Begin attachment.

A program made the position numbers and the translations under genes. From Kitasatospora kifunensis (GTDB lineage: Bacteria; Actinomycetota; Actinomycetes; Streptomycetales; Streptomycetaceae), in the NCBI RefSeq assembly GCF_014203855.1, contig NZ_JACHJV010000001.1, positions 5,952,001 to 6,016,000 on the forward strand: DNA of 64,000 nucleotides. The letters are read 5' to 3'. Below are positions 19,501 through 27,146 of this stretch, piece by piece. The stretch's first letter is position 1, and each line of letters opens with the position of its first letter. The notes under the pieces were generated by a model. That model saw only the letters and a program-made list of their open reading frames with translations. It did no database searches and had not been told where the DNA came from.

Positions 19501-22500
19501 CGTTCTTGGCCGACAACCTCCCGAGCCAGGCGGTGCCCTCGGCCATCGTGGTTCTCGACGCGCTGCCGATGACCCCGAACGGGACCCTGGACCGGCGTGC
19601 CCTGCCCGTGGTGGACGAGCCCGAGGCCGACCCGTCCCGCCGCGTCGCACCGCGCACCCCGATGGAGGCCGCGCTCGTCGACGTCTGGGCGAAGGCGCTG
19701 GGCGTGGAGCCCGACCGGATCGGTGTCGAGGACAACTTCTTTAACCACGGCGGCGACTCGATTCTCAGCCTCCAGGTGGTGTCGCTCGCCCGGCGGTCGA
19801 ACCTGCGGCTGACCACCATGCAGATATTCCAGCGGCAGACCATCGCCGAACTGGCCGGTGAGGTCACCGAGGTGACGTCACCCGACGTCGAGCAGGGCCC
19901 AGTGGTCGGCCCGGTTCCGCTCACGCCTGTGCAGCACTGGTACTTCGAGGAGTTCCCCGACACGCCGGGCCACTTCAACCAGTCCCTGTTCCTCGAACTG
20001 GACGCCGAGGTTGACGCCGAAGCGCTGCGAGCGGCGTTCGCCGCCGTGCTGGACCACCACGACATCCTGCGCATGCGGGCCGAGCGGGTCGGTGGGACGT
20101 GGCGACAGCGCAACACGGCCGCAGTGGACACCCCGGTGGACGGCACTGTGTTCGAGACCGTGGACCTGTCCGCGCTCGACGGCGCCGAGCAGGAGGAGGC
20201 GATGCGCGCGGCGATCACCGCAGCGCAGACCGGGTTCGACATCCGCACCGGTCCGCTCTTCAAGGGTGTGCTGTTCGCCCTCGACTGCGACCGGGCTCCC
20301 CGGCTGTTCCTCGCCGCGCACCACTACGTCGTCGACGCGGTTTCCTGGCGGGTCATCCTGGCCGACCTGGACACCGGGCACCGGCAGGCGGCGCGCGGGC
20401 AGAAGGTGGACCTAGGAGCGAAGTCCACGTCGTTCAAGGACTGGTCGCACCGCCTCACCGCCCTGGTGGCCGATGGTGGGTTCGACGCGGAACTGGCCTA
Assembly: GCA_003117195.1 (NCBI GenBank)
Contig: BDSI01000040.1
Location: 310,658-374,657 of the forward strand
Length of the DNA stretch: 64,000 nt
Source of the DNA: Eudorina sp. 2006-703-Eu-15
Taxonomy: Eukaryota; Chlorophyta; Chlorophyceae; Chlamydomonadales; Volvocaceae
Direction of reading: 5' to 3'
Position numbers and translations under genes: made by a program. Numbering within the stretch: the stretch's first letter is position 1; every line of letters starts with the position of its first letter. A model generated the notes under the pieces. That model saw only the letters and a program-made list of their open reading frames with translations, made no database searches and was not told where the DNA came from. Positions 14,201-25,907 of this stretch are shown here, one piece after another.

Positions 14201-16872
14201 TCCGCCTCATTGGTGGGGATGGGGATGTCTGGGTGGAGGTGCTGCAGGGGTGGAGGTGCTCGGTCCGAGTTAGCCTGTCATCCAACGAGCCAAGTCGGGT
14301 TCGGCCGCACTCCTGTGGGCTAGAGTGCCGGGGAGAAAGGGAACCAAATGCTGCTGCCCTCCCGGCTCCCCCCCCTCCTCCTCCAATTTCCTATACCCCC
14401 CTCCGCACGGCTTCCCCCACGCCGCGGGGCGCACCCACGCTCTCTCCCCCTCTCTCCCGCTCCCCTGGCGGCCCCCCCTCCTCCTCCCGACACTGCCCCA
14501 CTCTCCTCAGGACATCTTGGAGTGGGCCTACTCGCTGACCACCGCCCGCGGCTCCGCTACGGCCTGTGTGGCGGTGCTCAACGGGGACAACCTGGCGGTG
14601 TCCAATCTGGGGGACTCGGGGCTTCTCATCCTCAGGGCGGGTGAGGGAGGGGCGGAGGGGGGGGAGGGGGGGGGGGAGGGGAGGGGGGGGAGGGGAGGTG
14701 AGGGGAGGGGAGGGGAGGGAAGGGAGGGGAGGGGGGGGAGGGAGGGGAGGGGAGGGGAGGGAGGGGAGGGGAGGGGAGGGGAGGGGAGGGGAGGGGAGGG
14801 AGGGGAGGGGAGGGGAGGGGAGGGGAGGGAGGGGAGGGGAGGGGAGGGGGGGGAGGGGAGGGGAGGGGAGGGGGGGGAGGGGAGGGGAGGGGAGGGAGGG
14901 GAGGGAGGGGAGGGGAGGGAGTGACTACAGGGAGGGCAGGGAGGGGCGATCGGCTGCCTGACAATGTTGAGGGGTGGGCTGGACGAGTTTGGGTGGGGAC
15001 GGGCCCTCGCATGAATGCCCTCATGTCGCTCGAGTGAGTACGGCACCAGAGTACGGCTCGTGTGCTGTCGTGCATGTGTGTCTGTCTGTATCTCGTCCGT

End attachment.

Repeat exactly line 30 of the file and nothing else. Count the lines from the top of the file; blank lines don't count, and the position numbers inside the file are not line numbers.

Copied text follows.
15001 GGGCCCTCGCATGAATGCCCTCATGTCGCTCGAGTGAGTACGGCACCAGAGTACGGCTCGTGTGCTGTCGTGCATGTGTGTCTGTCTGTATCTCGTCCGT